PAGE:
Cognitive-behavioral therapy for insomnia (CBT-I) has been shown to be highly effective, producing reliable and durable improvements in sleep in about 70% to 80% of patients with primary insomnia and approximately 60% of patients with comorbid insomnia. Despite the widespread occurrence of chronic insomnia, research suggests that a significant proportion of individuals with sleep problems do not seek treatment, often due to lack of awareness and accessibility of treatment options. One of the most promising avenues for delivering self-administered CBT-I is through the use of an Internet-based platform. Online programs have a number of advantages, including ease of access, flexibility of timing, privacy, and convenience. Unlike paper-based media, Internet programs can incorporate a variety of audiovisual materials that encourage user engagement and interaction. This is consistent with theories suggesting that self-administered treatment may help to foster self-efficacy and intrinsic motivation. (PsycINFO Database Record (c) 2010 APA, all rights reserved)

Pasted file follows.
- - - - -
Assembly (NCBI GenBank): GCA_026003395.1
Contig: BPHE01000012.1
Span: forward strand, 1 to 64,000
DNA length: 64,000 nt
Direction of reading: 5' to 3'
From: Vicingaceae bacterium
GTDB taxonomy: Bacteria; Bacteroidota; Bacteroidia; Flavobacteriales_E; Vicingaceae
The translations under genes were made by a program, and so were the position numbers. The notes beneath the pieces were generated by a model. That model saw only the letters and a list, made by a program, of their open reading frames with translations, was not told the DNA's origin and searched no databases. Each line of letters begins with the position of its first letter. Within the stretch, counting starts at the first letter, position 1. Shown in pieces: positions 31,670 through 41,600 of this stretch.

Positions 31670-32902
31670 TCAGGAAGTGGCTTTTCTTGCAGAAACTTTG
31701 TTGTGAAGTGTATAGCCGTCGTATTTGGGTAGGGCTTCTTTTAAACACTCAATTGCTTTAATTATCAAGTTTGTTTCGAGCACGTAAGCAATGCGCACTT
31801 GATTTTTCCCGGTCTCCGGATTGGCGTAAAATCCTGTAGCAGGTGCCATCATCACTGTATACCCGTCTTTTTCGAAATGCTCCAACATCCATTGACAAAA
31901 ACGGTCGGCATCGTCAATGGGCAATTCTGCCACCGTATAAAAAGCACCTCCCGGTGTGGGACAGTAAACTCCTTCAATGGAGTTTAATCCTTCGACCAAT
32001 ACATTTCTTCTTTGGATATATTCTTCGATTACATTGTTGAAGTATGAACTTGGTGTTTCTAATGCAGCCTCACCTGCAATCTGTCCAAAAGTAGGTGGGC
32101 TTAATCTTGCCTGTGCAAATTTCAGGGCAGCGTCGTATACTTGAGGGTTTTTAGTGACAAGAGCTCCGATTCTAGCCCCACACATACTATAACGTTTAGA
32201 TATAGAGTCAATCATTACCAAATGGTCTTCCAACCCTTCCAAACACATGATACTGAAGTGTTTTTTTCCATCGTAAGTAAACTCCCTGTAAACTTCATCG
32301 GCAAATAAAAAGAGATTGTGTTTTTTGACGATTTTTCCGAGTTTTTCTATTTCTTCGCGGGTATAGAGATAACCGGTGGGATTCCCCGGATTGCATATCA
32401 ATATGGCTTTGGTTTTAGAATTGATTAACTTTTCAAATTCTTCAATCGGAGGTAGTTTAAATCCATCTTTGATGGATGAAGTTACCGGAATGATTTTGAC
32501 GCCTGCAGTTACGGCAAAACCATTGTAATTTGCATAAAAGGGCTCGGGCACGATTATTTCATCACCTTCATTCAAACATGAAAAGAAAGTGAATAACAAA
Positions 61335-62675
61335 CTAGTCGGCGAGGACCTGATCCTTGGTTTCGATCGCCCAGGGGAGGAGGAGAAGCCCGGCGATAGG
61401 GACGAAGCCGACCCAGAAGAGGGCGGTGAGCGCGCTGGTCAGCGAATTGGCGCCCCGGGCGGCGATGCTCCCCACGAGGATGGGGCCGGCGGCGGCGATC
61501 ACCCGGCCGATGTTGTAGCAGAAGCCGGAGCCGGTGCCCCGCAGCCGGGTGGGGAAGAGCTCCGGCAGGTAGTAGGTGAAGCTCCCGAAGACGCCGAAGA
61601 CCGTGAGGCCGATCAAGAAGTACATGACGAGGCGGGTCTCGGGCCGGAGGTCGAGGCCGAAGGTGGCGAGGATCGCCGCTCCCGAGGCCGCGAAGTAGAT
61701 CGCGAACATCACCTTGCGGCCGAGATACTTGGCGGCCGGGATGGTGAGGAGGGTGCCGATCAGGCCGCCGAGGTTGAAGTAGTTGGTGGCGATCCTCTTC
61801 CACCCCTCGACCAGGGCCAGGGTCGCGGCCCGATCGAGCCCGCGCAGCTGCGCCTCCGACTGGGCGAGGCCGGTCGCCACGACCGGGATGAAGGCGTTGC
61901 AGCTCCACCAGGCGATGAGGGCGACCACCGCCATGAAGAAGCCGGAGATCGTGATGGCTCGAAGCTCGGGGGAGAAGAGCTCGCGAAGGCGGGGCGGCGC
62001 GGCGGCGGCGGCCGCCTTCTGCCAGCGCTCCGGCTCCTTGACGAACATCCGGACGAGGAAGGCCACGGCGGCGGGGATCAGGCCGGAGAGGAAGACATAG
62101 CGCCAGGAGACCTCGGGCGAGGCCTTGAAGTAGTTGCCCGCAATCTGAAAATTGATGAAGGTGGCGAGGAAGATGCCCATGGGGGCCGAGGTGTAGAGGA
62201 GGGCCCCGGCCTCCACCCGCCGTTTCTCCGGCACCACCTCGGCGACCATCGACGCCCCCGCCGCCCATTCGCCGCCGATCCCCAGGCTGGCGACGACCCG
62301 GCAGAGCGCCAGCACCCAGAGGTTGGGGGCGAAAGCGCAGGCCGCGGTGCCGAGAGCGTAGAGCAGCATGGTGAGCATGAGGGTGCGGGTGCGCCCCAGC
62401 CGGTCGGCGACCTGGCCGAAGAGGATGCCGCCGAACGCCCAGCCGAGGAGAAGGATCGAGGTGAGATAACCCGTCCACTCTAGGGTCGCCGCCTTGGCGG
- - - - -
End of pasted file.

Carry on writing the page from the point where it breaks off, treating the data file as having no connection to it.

Vincent, N. (2009). Logging on for nodding off: The Behavior Therapist, 32(6), 123–126.